When I arrived, accompanied by two women from the tourism department, Jose de Almeida Mello — a bespectacled man with close-cropped dark hair — stood in front of the door. He greeted me in hesitant English and introduced his friend Nuno Bettencourt Raposo, a lawyer, who spoke English well. The former put a key in the lock and opened the creaky door of what he said had been a rabbi’s home; it was also used as a synagogue called “Sahar Hassamain.” He explained that he was a historian, and that both he and Bettencourt Raposo were Catholic. He said the people who built this synagogue in 1836 came from Morocco. “What we have here is very important — it is the oldest synagogue in Portugal since the Inquisition,” he exulted.
Inside, the abandoned house/synagogue was in a sorry state. We walked from an entry room to the room that housed the mikvah, or ritual bath, and saw the hole where rainwater flowed in, and the remnants of a drain and tile work.
Almeida Mello said he sees the synagogue as a symbol of religious tolerance. In 2008 he published a book about it and told the large crowd at the launch that it was “an SOS for the synagogue. We must do something now to preserve it, or it will be too late.” The city officials placed him in charge of promoting the synagogue and raising money.
“I descend from those New Christians,” Almeida Mello confided. “My ancestor was Manuel Dias, a trader. Actually, I believe that 99 percent of Portuguese people have Jewish blood because the Jews have been in Portugal for 2,000 years.”
He had a book in his hands, and he showed me that all his life when he held any book, he turned it over, and then opened it right to left — the way Hebrew is read, right to left.
“The Jewish religion never interested me,” Almeida Mello said, “but I’m fascinated by the culture. I am a religious Catholic man, but this synagogue is my passion.”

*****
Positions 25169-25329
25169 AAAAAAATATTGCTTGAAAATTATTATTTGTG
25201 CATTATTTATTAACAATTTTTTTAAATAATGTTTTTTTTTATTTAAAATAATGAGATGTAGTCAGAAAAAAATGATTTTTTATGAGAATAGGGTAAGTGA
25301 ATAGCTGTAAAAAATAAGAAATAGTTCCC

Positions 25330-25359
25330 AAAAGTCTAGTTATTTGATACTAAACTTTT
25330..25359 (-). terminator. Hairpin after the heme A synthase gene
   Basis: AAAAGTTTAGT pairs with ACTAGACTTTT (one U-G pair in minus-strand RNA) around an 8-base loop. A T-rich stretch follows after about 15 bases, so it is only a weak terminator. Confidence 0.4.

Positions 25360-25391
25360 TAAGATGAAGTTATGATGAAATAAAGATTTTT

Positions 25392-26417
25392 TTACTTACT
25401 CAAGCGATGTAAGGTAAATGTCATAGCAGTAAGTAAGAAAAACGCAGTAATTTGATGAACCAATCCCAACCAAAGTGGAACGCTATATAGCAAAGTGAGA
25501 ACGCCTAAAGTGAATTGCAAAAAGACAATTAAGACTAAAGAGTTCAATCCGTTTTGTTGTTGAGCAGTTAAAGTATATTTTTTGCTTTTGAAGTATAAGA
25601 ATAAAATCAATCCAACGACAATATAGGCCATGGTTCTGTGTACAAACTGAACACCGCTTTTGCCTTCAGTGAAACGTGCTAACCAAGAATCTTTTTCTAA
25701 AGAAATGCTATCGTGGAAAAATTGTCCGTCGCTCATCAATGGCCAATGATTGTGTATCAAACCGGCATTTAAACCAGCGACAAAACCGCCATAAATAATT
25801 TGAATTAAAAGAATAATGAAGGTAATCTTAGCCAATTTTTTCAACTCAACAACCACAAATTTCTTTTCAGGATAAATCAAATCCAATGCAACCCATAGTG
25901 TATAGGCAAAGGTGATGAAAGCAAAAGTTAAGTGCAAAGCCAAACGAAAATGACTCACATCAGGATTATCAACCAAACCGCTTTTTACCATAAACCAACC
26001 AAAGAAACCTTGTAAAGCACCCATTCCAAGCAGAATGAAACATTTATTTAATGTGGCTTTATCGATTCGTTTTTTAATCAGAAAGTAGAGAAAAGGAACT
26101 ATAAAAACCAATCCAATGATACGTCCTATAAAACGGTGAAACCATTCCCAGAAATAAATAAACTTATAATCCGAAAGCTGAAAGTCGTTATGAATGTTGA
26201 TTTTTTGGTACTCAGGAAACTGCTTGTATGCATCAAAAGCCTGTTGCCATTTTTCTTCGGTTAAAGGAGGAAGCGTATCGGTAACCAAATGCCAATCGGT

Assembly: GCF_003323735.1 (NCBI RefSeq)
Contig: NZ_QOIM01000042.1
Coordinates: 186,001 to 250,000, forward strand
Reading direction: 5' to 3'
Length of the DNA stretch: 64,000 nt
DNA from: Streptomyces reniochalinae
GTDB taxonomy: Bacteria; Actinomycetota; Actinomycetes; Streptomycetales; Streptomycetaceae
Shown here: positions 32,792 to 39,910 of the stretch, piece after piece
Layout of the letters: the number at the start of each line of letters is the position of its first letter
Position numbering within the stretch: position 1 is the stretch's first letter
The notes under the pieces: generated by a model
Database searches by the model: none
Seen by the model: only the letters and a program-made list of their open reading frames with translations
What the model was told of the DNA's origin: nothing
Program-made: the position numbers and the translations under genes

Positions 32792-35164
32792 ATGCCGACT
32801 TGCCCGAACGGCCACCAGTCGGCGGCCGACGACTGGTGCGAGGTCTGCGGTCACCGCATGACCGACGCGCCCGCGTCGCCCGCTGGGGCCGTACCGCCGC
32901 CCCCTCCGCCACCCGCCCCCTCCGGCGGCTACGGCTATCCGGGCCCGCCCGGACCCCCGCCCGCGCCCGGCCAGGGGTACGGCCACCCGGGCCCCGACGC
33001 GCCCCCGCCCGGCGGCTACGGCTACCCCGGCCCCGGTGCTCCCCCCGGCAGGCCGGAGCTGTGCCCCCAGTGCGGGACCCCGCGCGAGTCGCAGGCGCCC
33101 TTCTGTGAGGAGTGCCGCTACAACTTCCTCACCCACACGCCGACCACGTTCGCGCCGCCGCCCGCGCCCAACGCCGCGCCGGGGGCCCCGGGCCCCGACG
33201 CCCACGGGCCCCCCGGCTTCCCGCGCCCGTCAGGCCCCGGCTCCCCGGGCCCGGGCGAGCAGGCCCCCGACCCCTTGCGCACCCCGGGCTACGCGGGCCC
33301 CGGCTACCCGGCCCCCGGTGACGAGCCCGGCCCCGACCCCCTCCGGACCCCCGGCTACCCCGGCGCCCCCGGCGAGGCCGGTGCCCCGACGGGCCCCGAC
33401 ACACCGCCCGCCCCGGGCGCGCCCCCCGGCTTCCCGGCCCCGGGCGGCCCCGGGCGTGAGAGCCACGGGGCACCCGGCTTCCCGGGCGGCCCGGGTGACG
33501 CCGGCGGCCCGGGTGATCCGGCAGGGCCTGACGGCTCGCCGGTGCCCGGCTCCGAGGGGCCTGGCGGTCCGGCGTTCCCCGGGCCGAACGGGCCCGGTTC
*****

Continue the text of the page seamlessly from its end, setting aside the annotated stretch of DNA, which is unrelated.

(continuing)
I was intrigued by his story, but underwhelmed by the building itself…until he invited us to follow him upstairs, cautioning us to use the right side of the wooden staircase, as the middle was unstable.
Upstairs were the rabbi’s living quarters. Light streamed in from outside.
“Now for the surprise,” Almeida Mello said. “Up until today, it has been a secret.” In the dining room, he opened what looked like a pantry door. “Come,” he said. I gasped aloud at what I encountered on the other side: an entire synagogue, with 30-foot-high light blue walls, a bimah, 65 carved wooden seats around the outside of the sanctuary, a chandelier and a circumcision chair. Strewn around were old prayer books, which had probably been unseen and untouched for more than 60 years.
“The synagogue was constructed inside the rabbi’s home because religious buildings had to be behind walls, with no visible identification on the outside. Inside here, it was away from the eyes of the townspeople.”
He said he had found a box in the synagogue and didn’t touch it for seven years.
“There were dead mice inside. Then, one night, in 2009, I started thinking about it. I bought gloves and a mask at a pharmacy, then opened the box and threw everything on the ground. I was totally shocked—there were manuscripts, books, parchment, fabrics, mezuzahs, phylacteries.” Almeida Mello looked at me with great intensity. “Now you understand why this is so important!”
In a hushed voice, I said that in all my travels, I had never seen anything like this. I had beheld hidden arks and sequestered shelves that held objects of worship, but an entire synagogue?
I followed him to the balcony where women once sat and prayed, sequestered behind an iron grillwork railing. I could hear their whispered talk, feel the presence of those souls who were now gone. I picked up a prayer books and held it close to my heart for a moment.
“I can still feel the presence of the Jews here,” I said, to no one in particular.
“Yes,” said one of the women from the tourism board. “It is here. In us. I think we are all descended from them.”
IF YOU GO:
For four-hours flights from Boston and between the islands: SATA airlines: www.SATA.pt
For more about the synagogue: www.sinagogapontadelgada.com
About the author and photographer:
Judith Fein is a multiple-award-winning travel writer who has contributed to more than 100 publications and is the author of “Life is a Trip: The Transformative Magic of Travel.” Paul Ross is an award-winning photojournalist. Their Web site is www.GlobalAdventure.us.